From the javadoc of the
In almost all cases, terminal operations are eager, completing their
traversal of the data source and processing of the pipeline before
returning. Only the terminal operations
are not; these are provided as an "escape hatch" to enable arbitrary
client-controlled pipeline traversals in the event that the existing
operations are not sufficient to the task.
Which means that in most cases the stream traversal is complete when a terminal operation returns, but not in the case of
spliterator(): by using one of these terminal operations an
Iterator or a
Spliterator is returned, but the pipeline is still "open" and it will be processed as the elements are requested through the iterator. This way the stream processing becomes lazy, because the operations on the stream are only executed if the next element is requested.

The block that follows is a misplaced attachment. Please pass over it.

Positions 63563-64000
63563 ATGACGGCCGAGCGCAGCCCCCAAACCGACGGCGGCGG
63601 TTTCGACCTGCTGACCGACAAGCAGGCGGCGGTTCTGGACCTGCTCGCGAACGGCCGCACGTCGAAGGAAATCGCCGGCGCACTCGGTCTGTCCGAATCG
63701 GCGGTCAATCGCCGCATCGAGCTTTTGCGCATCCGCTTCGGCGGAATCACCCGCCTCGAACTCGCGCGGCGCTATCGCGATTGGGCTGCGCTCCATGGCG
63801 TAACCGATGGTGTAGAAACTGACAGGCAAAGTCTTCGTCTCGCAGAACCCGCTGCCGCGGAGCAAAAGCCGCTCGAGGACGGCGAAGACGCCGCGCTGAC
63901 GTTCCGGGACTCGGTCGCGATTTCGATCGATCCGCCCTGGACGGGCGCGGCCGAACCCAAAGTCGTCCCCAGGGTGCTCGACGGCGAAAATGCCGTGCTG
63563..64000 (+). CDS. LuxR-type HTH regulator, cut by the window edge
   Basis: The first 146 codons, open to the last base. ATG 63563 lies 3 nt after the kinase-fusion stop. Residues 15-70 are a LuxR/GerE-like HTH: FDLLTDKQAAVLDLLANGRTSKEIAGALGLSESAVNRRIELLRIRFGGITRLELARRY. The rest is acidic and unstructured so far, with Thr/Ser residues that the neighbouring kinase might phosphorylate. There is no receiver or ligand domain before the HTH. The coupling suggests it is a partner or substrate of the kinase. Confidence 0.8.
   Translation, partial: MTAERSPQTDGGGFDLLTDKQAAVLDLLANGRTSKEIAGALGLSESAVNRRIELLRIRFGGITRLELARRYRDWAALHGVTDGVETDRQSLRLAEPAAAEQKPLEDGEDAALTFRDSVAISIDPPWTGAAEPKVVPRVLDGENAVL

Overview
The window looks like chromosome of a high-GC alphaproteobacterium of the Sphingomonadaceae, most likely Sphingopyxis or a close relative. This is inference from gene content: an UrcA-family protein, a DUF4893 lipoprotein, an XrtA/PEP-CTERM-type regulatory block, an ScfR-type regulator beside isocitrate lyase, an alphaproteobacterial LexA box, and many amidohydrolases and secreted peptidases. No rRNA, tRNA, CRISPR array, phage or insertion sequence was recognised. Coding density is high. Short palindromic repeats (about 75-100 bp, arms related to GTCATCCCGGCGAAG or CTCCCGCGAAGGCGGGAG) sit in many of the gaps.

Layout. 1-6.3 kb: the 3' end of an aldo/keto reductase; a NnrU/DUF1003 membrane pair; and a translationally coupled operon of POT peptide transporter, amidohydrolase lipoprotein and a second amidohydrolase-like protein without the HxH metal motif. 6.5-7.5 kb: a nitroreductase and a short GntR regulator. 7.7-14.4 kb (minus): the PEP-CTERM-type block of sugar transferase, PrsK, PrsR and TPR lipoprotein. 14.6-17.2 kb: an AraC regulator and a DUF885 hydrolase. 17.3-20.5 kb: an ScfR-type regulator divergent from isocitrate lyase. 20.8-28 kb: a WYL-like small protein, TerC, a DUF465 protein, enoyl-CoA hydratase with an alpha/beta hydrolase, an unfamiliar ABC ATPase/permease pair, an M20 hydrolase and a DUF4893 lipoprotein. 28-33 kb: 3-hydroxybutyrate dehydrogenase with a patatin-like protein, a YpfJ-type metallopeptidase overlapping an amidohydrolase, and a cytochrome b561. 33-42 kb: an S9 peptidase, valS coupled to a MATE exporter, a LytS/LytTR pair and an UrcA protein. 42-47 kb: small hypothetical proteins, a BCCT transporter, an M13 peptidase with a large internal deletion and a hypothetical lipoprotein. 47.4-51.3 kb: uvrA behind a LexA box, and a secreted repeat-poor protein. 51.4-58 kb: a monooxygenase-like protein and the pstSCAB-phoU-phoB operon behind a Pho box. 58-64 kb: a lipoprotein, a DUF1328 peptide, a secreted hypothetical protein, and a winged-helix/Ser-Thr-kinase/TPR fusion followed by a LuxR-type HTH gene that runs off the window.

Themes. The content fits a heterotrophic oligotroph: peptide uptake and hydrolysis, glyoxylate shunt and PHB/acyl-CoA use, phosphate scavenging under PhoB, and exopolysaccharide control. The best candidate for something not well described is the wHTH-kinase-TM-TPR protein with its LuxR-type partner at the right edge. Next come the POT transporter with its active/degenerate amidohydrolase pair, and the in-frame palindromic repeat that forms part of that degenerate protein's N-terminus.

Iterator<Person> iterator = persons
.filter(p -> !p.getName().equals("Mike Tyson"))
iterator() method is called, the stream is "terminated": you cannot chain more methods. But you can access the elements of the stream by calling the
next() method of the returned iterator and the stream will start to be processed only the first time you do this. And this is true only if the
iterator() or the
spliterator() terminal operation is used.